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How can Canada afford free healthcare for every Canadian?Thanks for your question. First of all, Canada does not have completely “free healthcare,” (we “pay” indirectly through our income taxes, of course, among other sources) nor do we have “socialized healthcare” like the U.K. Our universal healthcare is more like a nationwide group insurance policy that benefits from huge economies of scale and the efficient use of resources that follows from a more planned, centralized approach, and our doctors are not employed by the government. They have their private practices or are employed by hospitals, and bill the government per service.Our healthcare is as mentioned partly subsidized by income taxes, and then each province or territory has other means of funding their own system. For example, in Ontario, most alcohol sales are controlled by the Liquor Control Board of Ontario, and their revenue is one of the chief sources of funding for our provincial system (amounting to $2+ billion as of 2017–18).Each province or territory then receives a transfer payment from the federal government. The provinces have a certain degree of freedom to deliver the services that best suit their needs, but there are limits to this. To receive their federal transfer payment they must adhere to the five core principles set out in the Canada Health Act. These are: Public administration; universality, portability, comprehensiveness, accessibility.Canada’s taxes per capita are comparable to U.S. tax rates, by the way, not signNowly higher.Costs of drugs are considerably lower, because the provincial governments negotiate directly with drug companies (economies of scale). A nationwide prescription drug plan is planned to roll out in 2022.Canadian hospitals are not public, but 95% are non-profit organizations and are bound by strict budgets.Canadians are guaranteed free care for medically necessary procedures and tests and surgical dentistry. This means that care not deemed necessary by each province may be charged for or involve co-pay.Regular dental care outside of a hospital setting is generally not covered, except for the very young and for seniors; people have private insurance or insurance through work for dental care. (My personal opinion is that the lack of coverage for dental care is a signNow flaw in the system, and should be addressed. However, when I needed urgent wisdom tooth surgery twenty years ago, my surgery took place in hospital, under general anesthetic, and therefore the costs were completely covered.)Medications mostly involve a small co-pay, but a doctor can also admit a patient to hospital, in which case the drugs are free. Each province has its own program for medications and list of drugs covered. These programs are usually geared to your income after tax. For example, there are usually different programs for Seniors (65+), people on social welfare, diabetics, those needing expensive drugs (e.g. HIV-related illnesses or palliative care) and even over-the-counter meds if your doctor states they are necessary. Co-pay is often only $2 per prescription. Where there is an exact equivalent generic version of a drug, this is provided as they are normally a lot cheaper. However, if you have had adverse reactions to generics, they will provide the brand name versions.Also let’s address the topic of wait times, often given as a reason that Canada’s system is “broken.”Our system is not broken. One of the ways we keep costs down and are fiscally conservative is by limiting supply of elective and non-essential procedures. Sure Americans might get a hip replacement or MRI scan a bit faster, but with the result that their health care costs are much higher. (Americans also ration healthcare: with high fees. Unfortunately, this amounts to limiting demand, but health care isn’t something you can decide not to have— if you need heart surgery you need heart surgery. No one in Canada will ever go bankrupt because of medical bills, because there essentially aren’t any.)We could reduce wait times if that was our primary goal. It’s not.So the answer is: Through efficient use of taxes, by covering only medically necessary procedures and drugs, by rationing supply of non-necessary procedures, by negotiating drug prices at the provincial level and by not running on a for-profit basis, but on a strict budget.No system is perfect, but I’m grateful for my country’s system. I have always received excellent care and can’t imagine living without this. It’s part of the Canadian identity, really.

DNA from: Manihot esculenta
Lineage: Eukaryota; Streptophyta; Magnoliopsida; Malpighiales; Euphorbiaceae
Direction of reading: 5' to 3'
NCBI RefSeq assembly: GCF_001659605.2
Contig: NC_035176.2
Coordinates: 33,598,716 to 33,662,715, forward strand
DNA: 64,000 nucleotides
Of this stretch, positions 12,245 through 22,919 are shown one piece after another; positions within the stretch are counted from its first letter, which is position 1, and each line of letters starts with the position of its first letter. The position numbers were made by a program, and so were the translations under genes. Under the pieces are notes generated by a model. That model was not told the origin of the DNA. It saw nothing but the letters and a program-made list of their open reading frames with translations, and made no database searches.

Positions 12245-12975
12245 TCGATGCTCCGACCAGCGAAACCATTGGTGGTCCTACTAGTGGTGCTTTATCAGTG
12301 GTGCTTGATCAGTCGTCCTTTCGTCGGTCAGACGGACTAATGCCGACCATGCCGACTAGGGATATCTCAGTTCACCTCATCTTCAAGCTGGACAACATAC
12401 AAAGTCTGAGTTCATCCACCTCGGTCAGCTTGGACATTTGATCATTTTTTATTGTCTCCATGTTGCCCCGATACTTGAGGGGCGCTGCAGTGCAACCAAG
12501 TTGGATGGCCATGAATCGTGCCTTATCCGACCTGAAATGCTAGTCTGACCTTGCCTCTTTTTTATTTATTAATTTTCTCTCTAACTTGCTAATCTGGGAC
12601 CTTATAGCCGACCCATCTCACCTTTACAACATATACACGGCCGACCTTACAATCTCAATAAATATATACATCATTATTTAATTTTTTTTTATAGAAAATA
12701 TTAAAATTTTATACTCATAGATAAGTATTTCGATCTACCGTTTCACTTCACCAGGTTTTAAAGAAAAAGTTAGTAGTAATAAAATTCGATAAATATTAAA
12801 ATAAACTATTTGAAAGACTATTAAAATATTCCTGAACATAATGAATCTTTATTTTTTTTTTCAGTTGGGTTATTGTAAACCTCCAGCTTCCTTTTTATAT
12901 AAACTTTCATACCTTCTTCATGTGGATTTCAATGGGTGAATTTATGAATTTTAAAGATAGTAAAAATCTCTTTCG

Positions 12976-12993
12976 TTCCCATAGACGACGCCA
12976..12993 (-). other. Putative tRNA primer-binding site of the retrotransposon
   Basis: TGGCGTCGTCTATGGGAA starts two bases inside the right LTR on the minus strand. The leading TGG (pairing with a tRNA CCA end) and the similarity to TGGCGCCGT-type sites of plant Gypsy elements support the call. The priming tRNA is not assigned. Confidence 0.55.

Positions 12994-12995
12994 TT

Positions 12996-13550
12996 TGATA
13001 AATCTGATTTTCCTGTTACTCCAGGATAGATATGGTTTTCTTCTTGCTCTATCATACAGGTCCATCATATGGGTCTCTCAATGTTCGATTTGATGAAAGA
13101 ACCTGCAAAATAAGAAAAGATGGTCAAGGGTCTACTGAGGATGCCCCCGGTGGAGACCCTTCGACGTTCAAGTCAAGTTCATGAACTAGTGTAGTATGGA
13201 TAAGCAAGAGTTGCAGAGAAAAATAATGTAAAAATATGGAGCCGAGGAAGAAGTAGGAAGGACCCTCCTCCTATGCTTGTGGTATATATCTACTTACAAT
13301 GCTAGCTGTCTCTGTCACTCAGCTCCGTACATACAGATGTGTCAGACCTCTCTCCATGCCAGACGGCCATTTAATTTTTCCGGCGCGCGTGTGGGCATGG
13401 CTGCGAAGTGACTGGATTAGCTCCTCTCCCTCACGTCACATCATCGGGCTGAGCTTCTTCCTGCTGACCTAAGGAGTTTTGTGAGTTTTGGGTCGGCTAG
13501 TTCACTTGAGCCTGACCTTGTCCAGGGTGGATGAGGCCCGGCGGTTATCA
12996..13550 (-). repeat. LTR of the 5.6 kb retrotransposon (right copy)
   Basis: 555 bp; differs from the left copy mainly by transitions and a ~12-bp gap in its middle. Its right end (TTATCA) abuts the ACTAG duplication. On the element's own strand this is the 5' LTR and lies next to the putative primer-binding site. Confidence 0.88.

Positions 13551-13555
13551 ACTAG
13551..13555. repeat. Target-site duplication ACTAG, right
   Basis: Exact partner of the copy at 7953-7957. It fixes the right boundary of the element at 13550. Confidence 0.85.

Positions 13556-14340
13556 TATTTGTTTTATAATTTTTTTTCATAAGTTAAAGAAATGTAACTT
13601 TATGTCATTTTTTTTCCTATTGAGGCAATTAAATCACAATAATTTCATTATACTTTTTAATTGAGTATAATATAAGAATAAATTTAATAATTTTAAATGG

How should I start a high school sparring club?Don't! What you're taking about is a brawling club. That's a bad idea in any context, and your school is certainly not going to allow it.Sparring is something we do as part of training with qualified coaches and instructors. It's practice, not an activity you just decide to do.You're proposing to get a bunch of kids together to “spar” without any particular training and no coach, which is not sparring but brawling — you don't even know what combat sport or martial art you want, which tells me you actually have no training or skills. That's nuts. People will get hurt, “sparring” will get out of hand, and your school would be on the hook for massive liability suits. That’s besides the criminal charges you and others who participate in this could face.Go to a proper gym. You'll learn very little from brawling except how to get hurt and in a ton of trouble.